Museum of Appalachia: Passion Made Public

Red Barn Museum

Any tour of Eastern Tennessee would be incomplete without a visit to the Museum of the Appalachia in Clinton, Tennessee, just sixteen miles north of Knoxville and on one of the new White Lightening Tennessee Trails this one called Thunder Road to Rebels Trail.  Truly a museum “village”, visitors will understand the social and cultural history of the resourceful and creative people of this area and all aspects of their everyday lives.

One reason the museum is such a wealth of information of area history, music, and farm life is the fact that its creator, John Rice Irwin, was born, raised and lived in this beautiful setting of rivers, mountains and nature. Through his foresight and avid interest he spent over fifty years collecting an incredible amount of artifacts including period architectural structures, tools, musical instruments and animals. These thousands of items from the everyday life of the mountain folk of Southern Appalachia are put together in a complex village that includes more than thirty five buildings of authentic  log cabins, barns and exhibits first open to the public in 1969. Gifts and donations are helping it to continue growing everyday.

A visit to the museum starts at the reception center and museum shop where tickets are purchased and then one begins the wonderful exploration of this unique property. To quote one publication:

“It is the smaller touches that give the museum its authentic feel: an ax stuck in a tree stump, cords of firewood stacked neatly next to a cabin, birdhouses made from gourds. Inside a cabin, dresses hang on wall hooks, kitchen utensils are laid out, and plates of dried beans and peppers sit on the table. Planned down to the smallest detail, the museum receives its highest compliments from visitors who ask, ‘Does somebody still live here?’ of the grounds. ”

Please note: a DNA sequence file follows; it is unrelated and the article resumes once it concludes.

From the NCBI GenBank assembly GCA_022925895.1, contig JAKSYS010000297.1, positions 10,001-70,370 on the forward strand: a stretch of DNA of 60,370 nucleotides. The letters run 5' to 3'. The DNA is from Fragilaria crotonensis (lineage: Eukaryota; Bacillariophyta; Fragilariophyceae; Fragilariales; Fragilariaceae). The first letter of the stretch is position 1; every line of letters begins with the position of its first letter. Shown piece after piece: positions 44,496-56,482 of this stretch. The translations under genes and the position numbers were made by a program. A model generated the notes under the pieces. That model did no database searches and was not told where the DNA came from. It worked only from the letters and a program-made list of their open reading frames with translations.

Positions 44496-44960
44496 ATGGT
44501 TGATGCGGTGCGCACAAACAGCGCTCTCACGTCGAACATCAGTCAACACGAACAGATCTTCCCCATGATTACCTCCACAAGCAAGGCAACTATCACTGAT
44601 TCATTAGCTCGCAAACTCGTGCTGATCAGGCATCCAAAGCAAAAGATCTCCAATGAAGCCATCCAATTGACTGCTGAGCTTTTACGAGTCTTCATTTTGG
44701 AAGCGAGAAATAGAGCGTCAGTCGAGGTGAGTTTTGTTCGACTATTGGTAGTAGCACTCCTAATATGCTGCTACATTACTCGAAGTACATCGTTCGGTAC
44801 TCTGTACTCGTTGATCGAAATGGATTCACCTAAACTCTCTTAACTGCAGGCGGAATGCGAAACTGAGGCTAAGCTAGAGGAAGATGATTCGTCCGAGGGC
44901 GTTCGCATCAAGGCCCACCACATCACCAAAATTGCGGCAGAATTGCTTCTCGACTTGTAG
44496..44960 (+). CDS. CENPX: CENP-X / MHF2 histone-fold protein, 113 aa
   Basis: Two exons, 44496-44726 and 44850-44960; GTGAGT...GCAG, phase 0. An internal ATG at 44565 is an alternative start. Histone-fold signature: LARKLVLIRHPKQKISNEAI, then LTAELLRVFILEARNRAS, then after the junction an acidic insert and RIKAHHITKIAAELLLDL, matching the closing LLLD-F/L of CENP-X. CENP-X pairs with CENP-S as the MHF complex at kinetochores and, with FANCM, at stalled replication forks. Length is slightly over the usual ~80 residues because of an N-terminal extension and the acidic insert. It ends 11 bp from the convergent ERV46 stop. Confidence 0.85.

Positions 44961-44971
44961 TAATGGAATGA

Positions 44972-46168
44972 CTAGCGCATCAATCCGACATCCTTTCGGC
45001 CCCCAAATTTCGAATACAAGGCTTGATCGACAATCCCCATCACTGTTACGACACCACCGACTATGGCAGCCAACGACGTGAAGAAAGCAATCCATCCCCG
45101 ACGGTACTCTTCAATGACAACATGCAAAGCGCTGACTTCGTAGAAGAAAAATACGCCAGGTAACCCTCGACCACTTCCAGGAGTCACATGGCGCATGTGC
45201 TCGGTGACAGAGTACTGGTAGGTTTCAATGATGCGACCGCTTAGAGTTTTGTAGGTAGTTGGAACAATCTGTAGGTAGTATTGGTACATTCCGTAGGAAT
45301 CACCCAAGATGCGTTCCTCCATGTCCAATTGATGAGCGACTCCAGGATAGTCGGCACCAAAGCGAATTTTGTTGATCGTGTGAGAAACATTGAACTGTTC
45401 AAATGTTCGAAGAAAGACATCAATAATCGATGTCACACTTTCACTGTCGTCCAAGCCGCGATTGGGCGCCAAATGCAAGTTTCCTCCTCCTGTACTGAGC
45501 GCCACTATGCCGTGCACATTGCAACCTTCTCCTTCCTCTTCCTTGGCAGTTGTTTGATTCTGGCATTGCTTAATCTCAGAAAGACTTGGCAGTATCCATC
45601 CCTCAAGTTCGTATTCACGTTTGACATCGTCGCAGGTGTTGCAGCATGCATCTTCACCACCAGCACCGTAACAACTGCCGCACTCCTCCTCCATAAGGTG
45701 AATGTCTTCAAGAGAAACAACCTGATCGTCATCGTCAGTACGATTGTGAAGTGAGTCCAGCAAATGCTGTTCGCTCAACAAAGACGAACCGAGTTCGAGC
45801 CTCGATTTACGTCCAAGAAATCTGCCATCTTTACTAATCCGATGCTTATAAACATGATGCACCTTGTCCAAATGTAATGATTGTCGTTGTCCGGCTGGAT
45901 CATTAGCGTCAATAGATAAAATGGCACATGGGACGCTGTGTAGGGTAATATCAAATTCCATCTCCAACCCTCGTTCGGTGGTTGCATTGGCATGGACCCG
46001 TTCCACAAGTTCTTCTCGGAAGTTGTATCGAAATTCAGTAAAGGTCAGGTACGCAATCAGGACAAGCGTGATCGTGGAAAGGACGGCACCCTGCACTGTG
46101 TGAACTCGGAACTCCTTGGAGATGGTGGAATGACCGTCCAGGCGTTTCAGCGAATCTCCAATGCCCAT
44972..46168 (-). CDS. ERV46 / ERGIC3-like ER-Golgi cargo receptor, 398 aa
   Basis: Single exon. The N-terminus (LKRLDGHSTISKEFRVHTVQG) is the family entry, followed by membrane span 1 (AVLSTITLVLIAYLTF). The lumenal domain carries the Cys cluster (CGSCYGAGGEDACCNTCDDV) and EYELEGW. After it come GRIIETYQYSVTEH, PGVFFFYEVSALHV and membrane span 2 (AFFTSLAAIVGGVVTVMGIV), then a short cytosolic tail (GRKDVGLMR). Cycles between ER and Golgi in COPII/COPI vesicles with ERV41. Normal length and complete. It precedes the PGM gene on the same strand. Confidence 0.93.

Hall of Fame

The first exhibit I would recommend is the Hall of Fame building on the right side as you come out of the visitor’s center. Although you are free to wander, this building sets the scene in so many ways for the rest of the tour

Fiddle Heaven

Blue Grass Legend Bill Monroe

Music has always played an important part in the lives of the people of this southern Appalachian region. Even in the most remote mountain cabin, shy of furniture and cooking utensils, one often finds two or three musical instruments. Some of these people included Roy Acuff and Uncle Dave Macon. Folks valued their music and although they may never have played outside the confines of their homes they took it quite seriously. This building contains not only musical instruments and articles but The Porch Musician Project (funded in part by the Tennessee Arts Commission’s Art Builds Communities program) provides a live, daily performance of authentic old-time music to the thousands of people who tour the Museum each year. This is often a first time introduction for visitors to a type of music and instruments they may never have heard before, like dulcimers.